It is significant that one of the benefits of Israel keeping covenant with God was that Israel would be constituted as “a kingdom of priests and a holy nation” (Exod 19:6). Given that the word kingdom in the phrase a kingdom of priests parallels the word nation in the phrase holy nation, the expression a kingdom of priests and a holy nation speaks of Israel as a nation consecrated to the service of God. In other words, Israel would only be a kingdom before God to the extent that the nation submitted itself to the rule of God. What submitting to the rule of God involved for Israel was subsequently spelled out in great detail in the Mosaic law. Even though the context suggests that the kingdom in view in Exod 19:6 is Israel as a divine monarchy rather than Israel as a human monarchy, the books of Samuel and Kings in particular show that the divine and human aspects of the monarchy in Israel were intertwined in God’s plan, with the success of the institution of human monarchy within Israel dependent upon how well the institution of divine monarchy was respected. Israel submitting to the rule of God would mean the restoration of the kingdom ideal that existed in the garden of Eden but which was lost after Adam’s rebellion.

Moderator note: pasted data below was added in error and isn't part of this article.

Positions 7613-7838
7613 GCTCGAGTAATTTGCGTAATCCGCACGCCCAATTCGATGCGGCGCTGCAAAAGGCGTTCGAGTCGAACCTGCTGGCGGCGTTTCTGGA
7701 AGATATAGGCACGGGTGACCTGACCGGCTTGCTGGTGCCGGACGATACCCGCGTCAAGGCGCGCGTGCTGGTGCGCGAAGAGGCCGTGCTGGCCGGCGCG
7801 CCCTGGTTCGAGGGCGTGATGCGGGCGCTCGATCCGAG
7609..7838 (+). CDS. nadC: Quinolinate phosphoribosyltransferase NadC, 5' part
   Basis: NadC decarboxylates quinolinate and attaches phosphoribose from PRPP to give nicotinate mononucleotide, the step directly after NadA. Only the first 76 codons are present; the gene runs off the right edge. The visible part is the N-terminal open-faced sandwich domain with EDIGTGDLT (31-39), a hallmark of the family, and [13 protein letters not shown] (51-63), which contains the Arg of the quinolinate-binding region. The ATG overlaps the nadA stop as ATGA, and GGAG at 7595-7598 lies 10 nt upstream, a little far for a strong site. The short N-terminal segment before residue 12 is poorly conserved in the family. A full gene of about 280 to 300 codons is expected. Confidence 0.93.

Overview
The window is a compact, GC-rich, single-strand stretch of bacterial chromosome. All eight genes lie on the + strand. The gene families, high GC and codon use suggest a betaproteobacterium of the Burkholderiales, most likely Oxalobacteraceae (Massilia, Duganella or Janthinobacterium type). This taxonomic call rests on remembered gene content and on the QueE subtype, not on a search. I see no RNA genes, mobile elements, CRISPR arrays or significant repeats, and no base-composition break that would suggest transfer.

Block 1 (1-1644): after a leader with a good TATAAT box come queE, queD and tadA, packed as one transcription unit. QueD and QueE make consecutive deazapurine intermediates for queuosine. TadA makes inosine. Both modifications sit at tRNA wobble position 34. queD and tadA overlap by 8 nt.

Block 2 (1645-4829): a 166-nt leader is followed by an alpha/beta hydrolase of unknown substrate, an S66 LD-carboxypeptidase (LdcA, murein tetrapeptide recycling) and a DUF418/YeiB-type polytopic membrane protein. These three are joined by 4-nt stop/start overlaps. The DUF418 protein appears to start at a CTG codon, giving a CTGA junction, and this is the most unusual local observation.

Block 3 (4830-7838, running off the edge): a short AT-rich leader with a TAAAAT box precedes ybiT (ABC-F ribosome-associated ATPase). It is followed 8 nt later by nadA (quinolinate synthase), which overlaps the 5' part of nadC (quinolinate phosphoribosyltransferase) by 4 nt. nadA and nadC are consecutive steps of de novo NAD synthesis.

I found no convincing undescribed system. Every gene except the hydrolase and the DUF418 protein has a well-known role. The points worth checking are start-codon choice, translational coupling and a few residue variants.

God’s intention for Israel, therefore, involved the development of human rule under the ultimate rule of God. This human rule would also be focused in a particular human being who would also be called the king of Israel. That God’s theocratic rule over Israel would incorporate a human king is indicated in Deut 17:14–20. This passage sets out the divine laws regulating human kingship within Israel. Even though Deut 17:14 is effectively a prophecy that Israel’s motivation for asking for a human king would not be proper (in that it would be motivated out of a desire to imitate the kind of government found in the surrounding nations), the fact that the law of Moses made provision for a human king indicates that human kingship was an integral part of God’s plan for Israel from the beginning. Israel would have a human king, but the one appointed as king had to be the one “whom Yahweh [their] God [would] choose” (Deut 17:15). The king was to be an Israelite, and should not acquire many horses, or wives, or excessive silver and gold (Deut 17:15–17). He was obligated to have his own copy of the Mosaic law to study in order to “keep … all the words of [God’s] law” (Deut 17:18–19). Thus, Mosaic law clearly placed the human king of Israel under the authority of God and his law. Indeed the length of the king’s dynasty is connected in Deut 17:20 with how well the king would follow “the commandment,” i.e., the law viewed as a whole. The idea of human kingship in Israel was, therefore, built into the Mosaic law. The law made provision for a human king but proscribed the authority of this king. The human king was to be subject to the authority of God, the King of kings.
Given what has been observed above, we have to conclude that there was nothing wrong with the concept of human kingship per se operating in Israel. In fact, the evidence strongly favors the conclusion that human kingship was one of the purposes that God had had in mind for humanity and Israel from the very beginning. God has given humanity the privilege of dominion over the earth. For this dominion to be legitimate, however, it must be exercised in submission to the greater authority of God, for God is King over all.